Coalhouse's demands are met when Whitman arranges for Chief Conklin to come out of hiding and restore the Model T to its original state. Coalhouse knows he will never be left alone as a free man, so his fight for justice transforms into something bigger than justice in his own life. He brings attention to America's racism and forces society to acknowledge that it exists. "The Ford stood as tangible proof of the black man's grievances." When his demands are met, he achieves his goal of making the "power" recognize him as a man. He then can give up his life, knowing he will be remembered as a martyr rather than a villain; "To get justice Coalhouse Walker was ready to have it done to him."

How does Coalhouse's character change in E.L Doctorow's Ragtime?

When the reader first meets Coalhouse Walker, he is a talented and confident pianist who simply wants to live a quiet life with his family, Sarah and their baby. He is willing to work for what he wants and prove himself to his betrothed. While he is not directly concerned with social causes, he doesn't back down from subtle racism; "[Father] did not intend to be rude—coon songs was what they were called. But the pianist responded with a tense shake of the head." When Coalhouse's car is damaged, he follows the law by making complaints, alerting authorities, and trying to press charges. When Sarah dies, however, Coalhouse realizes injustice is not his alone to suffer—all black people suffer it. He transforms emotionally and physically into a revolutionary, shaving his head as "a ritualistic grooming for the final battle."

What opposing views of racial integration are portrayed in Ragtime?

The most prominent view of racial integration is voiced by Booker T. Washington, a historical figure fictionalized in the novel. Washington believed black Americans should earn equality through hard work, trustworthiness, and service. He believed if black Americans were likable enough, white Americans would treat them as equals. Coalhouse initially embodies this view after the racist attack. He calmly and politely follows the law, which gets him nowhere. Historically, Washington's views divided the black community, with the opposition arguing such views supported white supremacy and asserting black Americans had to demand equality. Coalhouse embodies this mentality after Sarah's death, and this is how Coalhouse finally receives justice.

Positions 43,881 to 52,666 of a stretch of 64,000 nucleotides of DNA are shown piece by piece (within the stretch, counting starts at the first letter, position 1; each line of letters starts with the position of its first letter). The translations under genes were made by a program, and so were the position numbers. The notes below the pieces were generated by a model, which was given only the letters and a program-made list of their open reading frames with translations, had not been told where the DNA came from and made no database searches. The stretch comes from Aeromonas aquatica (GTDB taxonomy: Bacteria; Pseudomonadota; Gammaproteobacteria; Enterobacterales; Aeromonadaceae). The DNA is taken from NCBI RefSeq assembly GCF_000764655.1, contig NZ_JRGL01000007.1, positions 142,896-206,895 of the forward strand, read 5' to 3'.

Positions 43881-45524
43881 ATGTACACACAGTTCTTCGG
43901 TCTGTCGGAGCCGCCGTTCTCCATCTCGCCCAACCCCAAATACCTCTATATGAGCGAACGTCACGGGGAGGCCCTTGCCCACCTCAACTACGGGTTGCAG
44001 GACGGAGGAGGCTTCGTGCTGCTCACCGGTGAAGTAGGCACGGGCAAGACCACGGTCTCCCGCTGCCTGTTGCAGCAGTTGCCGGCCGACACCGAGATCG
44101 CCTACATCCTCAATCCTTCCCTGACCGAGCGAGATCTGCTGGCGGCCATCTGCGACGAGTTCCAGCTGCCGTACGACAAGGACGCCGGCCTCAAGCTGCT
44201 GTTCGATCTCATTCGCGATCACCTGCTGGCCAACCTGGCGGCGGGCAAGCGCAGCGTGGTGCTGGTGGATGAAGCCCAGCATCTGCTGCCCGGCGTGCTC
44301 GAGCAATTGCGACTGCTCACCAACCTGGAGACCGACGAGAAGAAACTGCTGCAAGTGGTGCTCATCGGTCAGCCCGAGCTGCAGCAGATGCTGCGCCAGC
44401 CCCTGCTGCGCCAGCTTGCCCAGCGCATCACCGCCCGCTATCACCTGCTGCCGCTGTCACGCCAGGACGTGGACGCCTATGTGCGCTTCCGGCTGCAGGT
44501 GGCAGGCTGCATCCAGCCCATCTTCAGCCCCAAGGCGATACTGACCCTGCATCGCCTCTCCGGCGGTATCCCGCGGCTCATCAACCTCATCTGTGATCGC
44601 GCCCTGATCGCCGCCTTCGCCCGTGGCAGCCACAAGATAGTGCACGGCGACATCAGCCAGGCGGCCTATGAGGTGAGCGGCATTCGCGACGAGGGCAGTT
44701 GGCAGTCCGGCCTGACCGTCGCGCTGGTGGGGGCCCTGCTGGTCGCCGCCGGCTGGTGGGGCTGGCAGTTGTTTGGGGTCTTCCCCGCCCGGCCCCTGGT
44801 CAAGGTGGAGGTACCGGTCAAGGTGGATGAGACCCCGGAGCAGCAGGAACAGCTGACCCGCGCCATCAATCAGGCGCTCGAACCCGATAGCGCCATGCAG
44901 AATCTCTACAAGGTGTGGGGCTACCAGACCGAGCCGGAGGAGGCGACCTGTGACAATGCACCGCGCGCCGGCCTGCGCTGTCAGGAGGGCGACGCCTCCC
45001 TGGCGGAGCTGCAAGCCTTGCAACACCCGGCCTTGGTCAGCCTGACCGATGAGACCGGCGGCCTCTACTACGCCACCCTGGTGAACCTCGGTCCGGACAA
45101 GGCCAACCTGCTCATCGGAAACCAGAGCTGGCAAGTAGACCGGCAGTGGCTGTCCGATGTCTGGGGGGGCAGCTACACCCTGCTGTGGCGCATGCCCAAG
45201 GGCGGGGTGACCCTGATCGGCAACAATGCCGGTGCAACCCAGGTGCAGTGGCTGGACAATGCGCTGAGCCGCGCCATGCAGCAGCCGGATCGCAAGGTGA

What is disturbing about Evelyn's rise as "America's first sex goddess" in Ragtime?

During Thaw's trial for the murder of Stanford White, the narrator says of Evelyn, "Her testimony created the first sex goddess in American history." This is disturbing because Evelyn's testimony covers not only her rape at age 15 but also how news of this drove her jealous husband to kill her lover—not because of the rape itself but because another man had her first. Evelyn's elevation to "sex goddess" highlights the novel's (and perhaps society's) fascination with sex and violence. Sex between the traditional Mother and Father is depicted as boring and unpleasant. Younger Brother, when spurned by Evelyn, channels his sexual desires into making bombs. In prison, Thaw flaps his naked penis at Houdini to intimidate him. The disturbing relationship is alluded to in the novel's opening pages: "Across America sex and death were barely distinguishable."